A report from global reinsurance intermediary Aon Benfield outlines the latest solvency requirements applying to the non-life insurance industry across 20 Asia Pacific countries and regions.
‘Asia Pacific Solvency Regulation report’
for 2015 covers Australia, Brunei, China, Hong Kong, India, Indonesia, Japan, Republic of Korea, Macau, Malaysia, Myanmar, New Zealand, Pakistan, Papua New guinea, Philippines, Singapore, Sri Lanka, Taiwan, Thailand and Vietnam.
Aimed at multi-national insurers and reinsurers, including firms looking to expand overseas, the report provides an understanding and benchmarking of the existing methodologies adopted by regulators. “Asia Pacific has been identified as an area of growth and, as new capital flows in, companies will continue to take advantage of opportunities so a clear understanding of the status quo and future regulatory changes is very important,” comments Aon Benfield.
Key findings from the 2015 report include:
The most significant change since last year:
While regulatory evolution occurs throughout Asia, the introduction of China’s second-generation solvency regime – China Risk Oriented Solvency System (C-ROSS) – will impact both the fast-growing insurance market itself and beyond. Previously, solvency capital was only decided by an insurer’s size but now it takes into consideration insurance/catastrophe, asset and credit risk, plus hard-to-quantify risks such as operational, reputational and liquidity risk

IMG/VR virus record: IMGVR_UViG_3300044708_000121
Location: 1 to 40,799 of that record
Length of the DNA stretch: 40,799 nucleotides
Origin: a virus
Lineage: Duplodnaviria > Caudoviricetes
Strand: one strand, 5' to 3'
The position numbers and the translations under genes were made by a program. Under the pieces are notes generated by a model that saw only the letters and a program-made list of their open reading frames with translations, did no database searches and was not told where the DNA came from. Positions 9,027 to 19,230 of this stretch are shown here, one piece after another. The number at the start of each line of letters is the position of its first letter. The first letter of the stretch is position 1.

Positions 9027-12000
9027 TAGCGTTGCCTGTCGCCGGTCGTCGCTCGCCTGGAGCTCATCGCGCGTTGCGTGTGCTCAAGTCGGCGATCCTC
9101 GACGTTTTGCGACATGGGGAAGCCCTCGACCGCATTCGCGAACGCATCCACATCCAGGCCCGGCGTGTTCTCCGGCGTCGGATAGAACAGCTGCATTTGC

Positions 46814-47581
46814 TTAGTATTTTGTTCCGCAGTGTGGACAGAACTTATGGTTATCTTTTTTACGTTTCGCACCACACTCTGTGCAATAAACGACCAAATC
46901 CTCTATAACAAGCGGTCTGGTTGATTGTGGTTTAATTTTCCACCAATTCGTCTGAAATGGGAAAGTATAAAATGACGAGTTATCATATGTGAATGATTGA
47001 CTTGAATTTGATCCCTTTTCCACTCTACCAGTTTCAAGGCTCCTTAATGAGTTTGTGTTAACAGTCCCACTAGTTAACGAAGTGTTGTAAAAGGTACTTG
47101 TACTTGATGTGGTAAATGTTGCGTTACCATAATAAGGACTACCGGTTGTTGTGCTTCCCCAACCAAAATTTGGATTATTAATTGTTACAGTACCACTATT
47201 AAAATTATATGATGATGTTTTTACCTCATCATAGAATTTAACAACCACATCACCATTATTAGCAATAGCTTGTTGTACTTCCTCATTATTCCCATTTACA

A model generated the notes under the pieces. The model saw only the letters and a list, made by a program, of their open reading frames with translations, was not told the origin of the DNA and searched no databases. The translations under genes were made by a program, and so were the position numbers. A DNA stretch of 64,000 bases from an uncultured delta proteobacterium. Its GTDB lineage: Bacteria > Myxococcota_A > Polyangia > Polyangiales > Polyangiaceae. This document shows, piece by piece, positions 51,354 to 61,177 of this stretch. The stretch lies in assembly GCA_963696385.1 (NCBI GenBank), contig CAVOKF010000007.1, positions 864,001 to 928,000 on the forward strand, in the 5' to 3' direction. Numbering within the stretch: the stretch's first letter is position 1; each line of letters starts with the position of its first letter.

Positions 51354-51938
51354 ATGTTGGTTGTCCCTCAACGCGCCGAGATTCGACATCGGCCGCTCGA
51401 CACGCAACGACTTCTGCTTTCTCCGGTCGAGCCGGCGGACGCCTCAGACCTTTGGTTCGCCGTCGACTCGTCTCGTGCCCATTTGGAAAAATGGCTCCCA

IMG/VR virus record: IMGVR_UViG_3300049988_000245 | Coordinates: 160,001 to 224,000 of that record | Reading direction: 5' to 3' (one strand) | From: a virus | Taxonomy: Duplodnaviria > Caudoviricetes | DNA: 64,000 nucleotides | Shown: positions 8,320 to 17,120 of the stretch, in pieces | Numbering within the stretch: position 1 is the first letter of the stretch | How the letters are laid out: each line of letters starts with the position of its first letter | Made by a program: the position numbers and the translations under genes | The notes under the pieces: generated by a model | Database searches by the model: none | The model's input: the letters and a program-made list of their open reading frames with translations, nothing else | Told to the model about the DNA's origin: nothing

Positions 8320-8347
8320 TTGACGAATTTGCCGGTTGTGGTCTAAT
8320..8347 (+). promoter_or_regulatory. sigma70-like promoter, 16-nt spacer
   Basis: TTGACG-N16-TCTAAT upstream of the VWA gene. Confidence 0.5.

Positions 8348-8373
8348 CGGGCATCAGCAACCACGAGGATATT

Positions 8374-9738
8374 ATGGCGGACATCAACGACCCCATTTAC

Asia Pacific is strengthening its solvency regulations. Markets such as China, Hong Kong, and Sri Lanka are moving towards risk-based capital (RBC) while developed markets are bringing their existing RBC to a new level – for example Singapore’s introduction of RBC 2 and Japan moving towards an economic value-based solvency regime. Insurance companies need to meet the regulatory challenges, which would effectively motivate them to improve enterprise risk management.
Benchmarking comparisons that the industry can learn from:
The Solvency II journey in Europe has greatly influenced markets that are developing new solvency regimes. The three pillar structure is being mimicked in China and Hong Kong, with Pillar 1 for quantitative requirement, Pillar 2 for qualitative requirement, and Pillar 3 for disclosures and information transparency.
“The report is geared towards helping insurers drill down to the information that is most important for them,” said Sifang Zhang, head of Aon Benfield Analytics’ rating agency advisory team for APAC.
“Many insurers and reinsurers are keen on identifying key strategic opportunities and at the forefront of this are the Association of Southeast Asian Nations (ASEAN) countries. This region presents many opportunities due to currently low insurance penetration rates, fast-growing economies, an active infrastructure building and the forthcoming ASEAN Economic Community.
“Regulatory regimes are evolving quickly and risk-based capital regimes are already implemented in half of the countries. The report’s standard structure will enable easy comparisons to be made when insurers are making strategic decisions.”
The report may be accessed at: http://bit.ly/1B7vR0k
Data from S&P Global Market Intelligence suggest that the German lender is struggling to meet capital and earnings figures.
The T+2 Industry Steering Committee (T+2 ISC) has welcomed recent action by the Securities and Exchange Commission (SEC) to propose a rule ... read more
Sentiment in the financial services sector deteriorated in the three months to September, as firms digested the challenges of lower interest rates and the uncertainty caused by the vote to leave the European Union (EU), according to the latest CBI/PwC Financial Services Survey.
However, a London summit on the industry’s introduction of the technology cautions that testing and acceptance are still at an early stage and firms should proceed with caution.